News 13 quoted Kelley Tyler, a nurse, as saying, “The union will give us a voice in our patient care and be able to be strong advocates at the bedside which we desire drastically.”

Tyler also told News 13 that HCA did not follow through with its promise to the nurses.

“As nurses we were promised with the HCA buyout that we would not see any changes at the bedside for at least a year and most of that changes would be at the upper management level,” she told News 13, “Around June, the change was removing our secretaries which drastically impacted our ability to care for our patients as they are the backbone of each unit and really foster the communication that we so much need everyday.”

Following is the text of a statement that Mission Hospital officials sent to News 13:

“This past year has brought a great deal of change at Mission Hospital, including the many steps we have been taking over that time to improve how we support our staff in providing patient care. We have sent our colleagues the attached letter from Chad Patrick, Chief Executive Office, Mission Hospital.

“Mission Health sent a letter to staff on Sunday, (March 8) saying, in-part, that they feel discouraged some nurses would want a third party to speak for them but that they understand.

“Read the letter from Chad Patrick, Chief Executive Office of Mission Hospital sent to colleagues on March 8, 2020, in full, below:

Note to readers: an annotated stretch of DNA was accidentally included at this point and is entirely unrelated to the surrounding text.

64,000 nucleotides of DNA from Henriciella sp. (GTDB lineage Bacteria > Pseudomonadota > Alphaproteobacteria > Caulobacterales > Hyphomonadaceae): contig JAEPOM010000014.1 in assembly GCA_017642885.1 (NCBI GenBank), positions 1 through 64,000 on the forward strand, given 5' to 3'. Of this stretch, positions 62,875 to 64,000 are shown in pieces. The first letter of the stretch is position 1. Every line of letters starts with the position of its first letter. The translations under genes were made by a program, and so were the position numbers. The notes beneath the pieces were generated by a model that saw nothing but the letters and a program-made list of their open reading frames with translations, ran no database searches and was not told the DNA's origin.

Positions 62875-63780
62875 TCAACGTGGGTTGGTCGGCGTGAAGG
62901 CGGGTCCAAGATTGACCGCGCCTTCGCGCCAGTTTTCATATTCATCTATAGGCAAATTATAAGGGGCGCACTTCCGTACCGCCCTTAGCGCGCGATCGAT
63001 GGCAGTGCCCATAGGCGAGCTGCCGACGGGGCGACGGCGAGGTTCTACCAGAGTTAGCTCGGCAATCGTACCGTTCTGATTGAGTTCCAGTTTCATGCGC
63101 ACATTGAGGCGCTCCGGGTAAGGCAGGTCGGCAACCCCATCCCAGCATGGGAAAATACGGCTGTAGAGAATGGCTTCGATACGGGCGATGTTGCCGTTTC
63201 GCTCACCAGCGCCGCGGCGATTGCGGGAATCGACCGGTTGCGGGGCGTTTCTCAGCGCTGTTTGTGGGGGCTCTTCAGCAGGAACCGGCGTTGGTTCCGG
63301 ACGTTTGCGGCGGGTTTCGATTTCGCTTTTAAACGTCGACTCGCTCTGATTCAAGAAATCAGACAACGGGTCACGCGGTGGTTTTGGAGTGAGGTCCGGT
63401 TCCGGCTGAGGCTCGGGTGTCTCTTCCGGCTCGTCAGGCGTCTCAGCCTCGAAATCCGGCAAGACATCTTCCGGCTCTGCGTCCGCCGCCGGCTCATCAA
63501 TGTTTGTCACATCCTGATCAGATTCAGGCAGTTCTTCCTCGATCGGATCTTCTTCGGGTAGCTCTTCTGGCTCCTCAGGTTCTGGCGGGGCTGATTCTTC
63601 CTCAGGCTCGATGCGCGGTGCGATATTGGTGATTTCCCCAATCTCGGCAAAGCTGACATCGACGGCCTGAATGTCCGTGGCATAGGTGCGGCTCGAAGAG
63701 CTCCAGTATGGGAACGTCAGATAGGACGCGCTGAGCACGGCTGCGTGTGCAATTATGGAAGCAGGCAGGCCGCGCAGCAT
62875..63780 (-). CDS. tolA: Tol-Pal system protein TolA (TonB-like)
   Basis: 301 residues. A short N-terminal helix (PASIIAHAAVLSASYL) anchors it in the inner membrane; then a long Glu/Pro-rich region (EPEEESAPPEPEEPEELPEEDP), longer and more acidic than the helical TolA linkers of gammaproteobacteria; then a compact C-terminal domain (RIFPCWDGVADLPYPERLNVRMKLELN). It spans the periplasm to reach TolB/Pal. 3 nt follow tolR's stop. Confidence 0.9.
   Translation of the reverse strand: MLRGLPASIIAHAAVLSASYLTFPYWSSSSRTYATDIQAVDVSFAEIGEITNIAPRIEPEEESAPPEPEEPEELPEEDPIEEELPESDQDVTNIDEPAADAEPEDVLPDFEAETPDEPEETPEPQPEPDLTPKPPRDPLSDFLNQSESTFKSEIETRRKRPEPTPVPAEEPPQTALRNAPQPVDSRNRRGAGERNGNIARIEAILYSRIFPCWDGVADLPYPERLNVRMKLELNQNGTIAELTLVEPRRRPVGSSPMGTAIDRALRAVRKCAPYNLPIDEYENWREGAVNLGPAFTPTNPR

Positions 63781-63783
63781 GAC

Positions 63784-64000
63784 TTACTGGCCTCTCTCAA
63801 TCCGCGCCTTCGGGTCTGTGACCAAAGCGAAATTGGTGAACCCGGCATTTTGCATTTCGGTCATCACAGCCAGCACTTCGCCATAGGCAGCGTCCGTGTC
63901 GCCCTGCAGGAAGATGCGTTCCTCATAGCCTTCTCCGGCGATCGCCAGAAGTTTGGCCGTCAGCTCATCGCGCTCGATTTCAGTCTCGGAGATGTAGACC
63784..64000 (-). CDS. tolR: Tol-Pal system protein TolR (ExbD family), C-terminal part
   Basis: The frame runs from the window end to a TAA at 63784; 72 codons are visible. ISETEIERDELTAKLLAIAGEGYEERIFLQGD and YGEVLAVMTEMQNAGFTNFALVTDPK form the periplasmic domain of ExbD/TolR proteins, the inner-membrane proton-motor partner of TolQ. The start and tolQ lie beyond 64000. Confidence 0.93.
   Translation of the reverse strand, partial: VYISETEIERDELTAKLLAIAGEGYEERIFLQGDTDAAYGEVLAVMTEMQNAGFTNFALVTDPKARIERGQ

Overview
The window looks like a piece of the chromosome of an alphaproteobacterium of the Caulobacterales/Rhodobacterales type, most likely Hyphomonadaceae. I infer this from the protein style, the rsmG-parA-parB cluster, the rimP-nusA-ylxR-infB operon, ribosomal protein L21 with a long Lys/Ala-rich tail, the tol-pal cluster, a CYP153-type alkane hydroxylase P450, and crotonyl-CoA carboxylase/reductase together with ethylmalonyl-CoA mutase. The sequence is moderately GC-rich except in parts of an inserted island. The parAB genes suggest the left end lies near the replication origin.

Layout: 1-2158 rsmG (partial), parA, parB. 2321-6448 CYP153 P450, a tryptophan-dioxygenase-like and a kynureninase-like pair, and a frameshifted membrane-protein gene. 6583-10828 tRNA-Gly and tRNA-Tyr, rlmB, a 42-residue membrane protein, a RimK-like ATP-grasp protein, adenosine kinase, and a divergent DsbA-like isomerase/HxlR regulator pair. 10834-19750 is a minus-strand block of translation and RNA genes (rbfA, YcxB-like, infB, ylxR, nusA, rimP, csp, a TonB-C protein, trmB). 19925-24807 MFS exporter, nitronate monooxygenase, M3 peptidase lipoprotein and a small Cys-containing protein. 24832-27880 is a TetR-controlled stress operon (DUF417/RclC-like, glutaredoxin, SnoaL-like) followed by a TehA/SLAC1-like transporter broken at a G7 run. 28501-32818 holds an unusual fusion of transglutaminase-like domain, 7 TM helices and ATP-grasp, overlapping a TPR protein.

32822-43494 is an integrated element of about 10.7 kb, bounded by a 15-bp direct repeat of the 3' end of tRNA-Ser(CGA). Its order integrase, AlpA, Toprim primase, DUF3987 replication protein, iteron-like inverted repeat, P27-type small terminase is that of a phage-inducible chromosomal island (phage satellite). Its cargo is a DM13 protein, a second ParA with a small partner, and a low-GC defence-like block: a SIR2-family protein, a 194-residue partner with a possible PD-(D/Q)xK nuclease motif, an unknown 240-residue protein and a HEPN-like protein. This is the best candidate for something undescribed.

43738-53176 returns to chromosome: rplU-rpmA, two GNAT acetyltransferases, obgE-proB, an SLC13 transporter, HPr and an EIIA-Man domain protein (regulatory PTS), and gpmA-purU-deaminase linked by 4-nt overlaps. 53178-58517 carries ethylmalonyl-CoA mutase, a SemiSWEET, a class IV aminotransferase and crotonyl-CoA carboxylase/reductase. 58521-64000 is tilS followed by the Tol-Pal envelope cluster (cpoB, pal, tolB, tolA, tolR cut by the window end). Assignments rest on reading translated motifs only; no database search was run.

“On Friday afternoon, we learned that National Nurses United filed a petition with the National Labor Relations Board (NLRB) for an election to unionize our Registered Nurses at Mission Hospital. Because this issue will fundamentally impact our hospital, our community, and all of our team members, I wanted you to hear from me personally.

“We respect the right of every nurse to make their own decision regarding whether or not union representation is right for them. They will have that opportunity in the secret ballot vote that will be scheduled within the next few weeks.

“I was discouraged when I first learned that some of our nurses felt the need for a third party to speak for them in the workplace. But I understand. This past year has brought a great deal of change at Mission Hospital. In prior communications, I’ve shared the steps we are taking to improve how we support you in providing patient care. But it is clear that we have more to do to explain our vision and the path we are taking to get there. While we cannot rewrite history, I am confident that we can, and will, do better.

“Simply put, we don’t believe union representation is right for nurses at Mission Hospital. I say that not out of disrespect to nurses who support the union, but out of my firm belief that unions can be divisive and undermine the very relationships that strengthen our patient care teams.